In the early ’90s, he and wife, Pam, who grew up in Pinellas County, settled down in the Sunshine State, drawn by family ties and the promise of a nice, safe community in which to raise their son, Robin Taylor, now 23, and daughter, Robin-Sailor, 15. (Zander’s go-to line about his kids’ quirky names: “My wife just calls us Robin, and we all come running.”)
From a 1998 BBC article about English singer Melanie Blatt (of All Saints):
Melanie and her boyfriend, musician Stuart Zender [of Jamiroquai], revealed in a magazine interview that they intend to name their daughter Lily Ella: Lily after the first flowers he bought her during their courtship and Ella after the music legend Ella Fitzgerald.
(Their daughter Lilyella was born in November.)
From a 2020 Entertainment Weekly article about comedian Amy Schumer, who legally changed her son’s name:
The I Feel Pretty star revealed her decision to change her 11-month-old son’s name on the newest episode of her podcast 3 Girls, 1 Keith on Tuesday. Schumer and her husband Chris Fischer named their first child Gene Attell Fischer, born May 5, with his middle name serving as a tribute to their good friend comic Dave Attell.
“Do you guys know that Gene, our baby’s name, is officially changed? It’s now Gene David Fischer. It was Gene Attell Fischer, but we realized that we, by accident, named our son ‘genital.'”
A: Mari, inspired by my hero Marie Kondo, who wrote The Life-Changing Magic of Tidying Up.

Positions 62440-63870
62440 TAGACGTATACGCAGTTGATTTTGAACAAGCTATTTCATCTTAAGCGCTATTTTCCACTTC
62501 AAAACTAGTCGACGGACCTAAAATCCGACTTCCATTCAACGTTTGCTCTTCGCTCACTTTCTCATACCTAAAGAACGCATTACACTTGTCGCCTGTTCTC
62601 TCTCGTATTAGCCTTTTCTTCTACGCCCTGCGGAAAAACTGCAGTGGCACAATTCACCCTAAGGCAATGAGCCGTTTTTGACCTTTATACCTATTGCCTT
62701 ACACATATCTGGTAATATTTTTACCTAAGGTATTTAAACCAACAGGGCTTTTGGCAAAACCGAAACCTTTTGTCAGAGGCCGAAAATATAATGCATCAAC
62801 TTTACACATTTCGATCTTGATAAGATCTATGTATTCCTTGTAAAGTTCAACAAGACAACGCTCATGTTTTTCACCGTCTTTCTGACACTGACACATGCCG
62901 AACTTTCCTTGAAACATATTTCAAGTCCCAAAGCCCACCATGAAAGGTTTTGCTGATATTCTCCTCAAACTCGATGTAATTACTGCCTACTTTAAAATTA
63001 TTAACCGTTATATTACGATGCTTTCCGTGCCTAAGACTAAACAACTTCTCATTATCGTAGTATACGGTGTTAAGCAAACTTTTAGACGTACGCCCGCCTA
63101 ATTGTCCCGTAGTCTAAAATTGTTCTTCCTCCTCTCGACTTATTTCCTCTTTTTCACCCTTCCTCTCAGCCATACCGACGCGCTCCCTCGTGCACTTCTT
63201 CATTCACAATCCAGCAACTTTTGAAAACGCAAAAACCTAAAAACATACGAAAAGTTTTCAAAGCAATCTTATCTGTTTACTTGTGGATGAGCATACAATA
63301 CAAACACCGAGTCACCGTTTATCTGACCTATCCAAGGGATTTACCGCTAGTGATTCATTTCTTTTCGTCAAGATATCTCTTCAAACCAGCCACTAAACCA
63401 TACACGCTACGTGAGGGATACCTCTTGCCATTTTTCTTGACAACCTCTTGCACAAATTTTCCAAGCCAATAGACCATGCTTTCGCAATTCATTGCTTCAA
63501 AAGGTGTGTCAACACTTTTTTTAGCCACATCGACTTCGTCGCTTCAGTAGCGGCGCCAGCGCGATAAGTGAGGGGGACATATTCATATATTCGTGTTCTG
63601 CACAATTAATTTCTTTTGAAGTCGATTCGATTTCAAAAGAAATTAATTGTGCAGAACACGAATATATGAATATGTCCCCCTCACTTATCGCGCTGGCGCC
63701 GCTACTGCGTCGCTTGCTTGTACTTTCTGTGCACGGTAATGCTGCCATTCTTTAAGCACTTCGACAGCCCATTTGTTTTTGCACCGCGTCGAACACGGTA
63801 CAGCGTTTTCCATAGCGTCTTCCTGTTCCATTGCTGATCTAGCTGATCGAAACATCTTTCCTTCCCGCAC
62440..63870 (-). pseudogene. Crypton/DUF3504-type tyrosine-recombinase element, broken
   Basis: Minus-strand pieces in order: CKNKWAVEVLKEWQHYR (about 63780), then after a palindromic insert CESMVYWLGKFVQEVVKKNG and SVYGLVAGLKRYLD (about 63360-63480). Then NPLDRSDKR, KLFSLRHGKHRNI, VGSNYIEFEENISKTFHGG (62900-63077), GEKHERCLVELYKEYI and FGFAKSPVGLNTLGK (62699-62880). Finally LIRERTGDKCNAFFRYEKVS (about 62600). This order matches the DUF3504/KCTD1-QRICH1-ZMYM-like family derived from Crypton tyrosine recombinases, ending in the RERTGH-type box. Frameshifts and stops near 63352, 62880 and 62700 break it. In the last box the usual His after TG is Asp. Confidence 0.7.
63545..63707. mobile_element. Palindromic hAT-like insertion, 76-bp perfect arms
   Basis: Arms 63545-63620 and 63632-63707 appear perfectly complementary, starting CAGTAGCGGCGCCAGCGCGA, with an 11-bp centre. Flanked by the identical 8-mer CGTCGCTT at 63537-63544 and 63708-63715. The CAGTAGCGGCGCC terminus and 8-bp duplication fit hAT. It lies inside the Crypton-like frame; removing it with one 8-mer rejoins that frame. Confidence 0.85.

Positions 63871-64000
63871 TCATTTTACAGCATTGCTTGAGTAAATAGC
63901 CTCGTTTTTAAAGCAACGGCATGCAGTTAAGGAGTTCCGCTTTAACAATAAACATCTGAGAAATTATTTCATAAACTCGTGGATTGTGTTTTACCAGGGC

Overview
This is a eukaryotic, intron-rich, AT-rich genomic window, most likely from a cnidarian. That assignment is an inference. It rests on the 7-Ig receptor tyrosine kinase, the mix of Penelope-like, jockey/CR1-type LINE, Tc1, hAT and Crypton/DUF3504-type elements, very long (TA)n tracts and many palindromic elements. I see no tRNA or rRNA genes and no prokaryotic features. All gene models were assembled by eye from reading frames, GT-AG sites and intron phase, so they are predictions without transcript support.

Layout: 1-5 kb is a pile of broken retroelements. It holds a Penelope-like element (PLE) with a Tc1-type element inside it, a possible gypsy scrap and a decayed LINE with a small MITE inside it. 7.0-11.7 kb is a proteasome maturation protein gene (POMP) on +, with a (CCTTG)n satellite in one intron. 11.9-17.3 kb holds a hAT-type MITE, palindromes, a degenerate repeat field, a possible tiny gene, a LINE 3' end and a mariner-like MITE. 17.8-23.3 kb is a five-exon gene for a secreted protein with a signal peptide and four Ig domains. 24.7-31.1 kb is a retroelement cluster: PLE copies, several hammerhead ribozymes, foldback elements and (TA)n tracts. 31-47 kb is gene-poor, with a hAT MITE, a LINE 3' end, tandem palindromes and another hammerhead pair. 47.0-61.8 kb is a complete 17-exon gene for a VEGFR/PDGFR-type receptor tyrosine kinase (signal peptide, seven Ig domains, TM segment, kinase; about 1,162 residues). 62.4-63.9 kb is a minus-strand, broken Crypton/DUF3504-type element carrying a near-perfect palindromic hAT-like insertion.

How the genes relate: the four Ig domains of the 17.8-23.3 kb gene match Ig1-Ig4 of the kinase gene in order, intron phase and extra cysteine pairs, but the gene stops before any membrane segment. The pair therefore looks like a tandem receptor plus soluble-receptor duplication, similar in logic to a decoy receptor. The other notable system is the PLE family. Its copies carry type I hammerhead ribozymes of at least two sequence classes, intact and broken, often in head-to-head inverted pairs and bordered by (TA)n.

…And, as confirmation, from Ali‘s New York Times interview one month later:
Q: Is it true that you named your daughter after the home-organizing expert Marie Kondo?
A: I don’t expect her to be the magical tidying baby, but yeah.
From a 2022 article in People, talk show host Kelly Ripa tells the story behind the name of her daughter Lola (b. 2001):
“Lola was supposed to be Sophia, but on the way to the hospital in the taxi cab, the driver was listening to the radio — the 70s station — and ‘Copacabana’ by Barry Manilow was playing,” the mom of three recalled.
“I heard that [lyric], when he said, ‘Her name was Lola,’ and I said to Mark, ‘Lola Consuelos would be a really cool name.’ And he said, ‘If she’s a girl, let’s name her Lola.’ And that was it,” she shared.
From the book Indiana’s 200: The People Who Shaped the Hoosier State (2016) by James E. St. Clair:
Amid much publicity in the early 1950s, [Herb Shriner and his wife] had given their children names that reflected his Hoosier heritage: They had a daughter named Indiana (known as “Indy”) and a son, Kin, named in honor of Abe Martin creator Frank McKinney “Kin” Hubbard. Kin Shriner became a soap opera actor; his twin brother, Wil (named for Will Rogers, but with one l), became a comedian, television, director, and talk show host with a laid-back style reminiscent of his father.
From a 2008 interview with singer Erykah Badu, whose daughter Puma was born in 2004:
The puma is one of the biggest and strongest cats in the feline family, but it has no roar. I thought that was very unique.
(Thanks to Badu, the name Erykah was the highest-debuting girl name of 1997.)
From a 2012 People interview during which singer Nick Lachey (of 98 Degrees) spoke about the name of his son Camden John:
“It’s kind of a funny story. I’ve always liked the name Colin. We thought that Colin would be the name. And John is my dad’s name. […] But as we got further into it, I learned that Vanessa wasn’t a big fan of the name Colin, so we started looking for another ‘C’ name.”
Nick, who frequented Vanessa’s obstetrician’s office with her on Camden Drive [in Beverly Hills], one day suggested, “Hey, what about Camden?”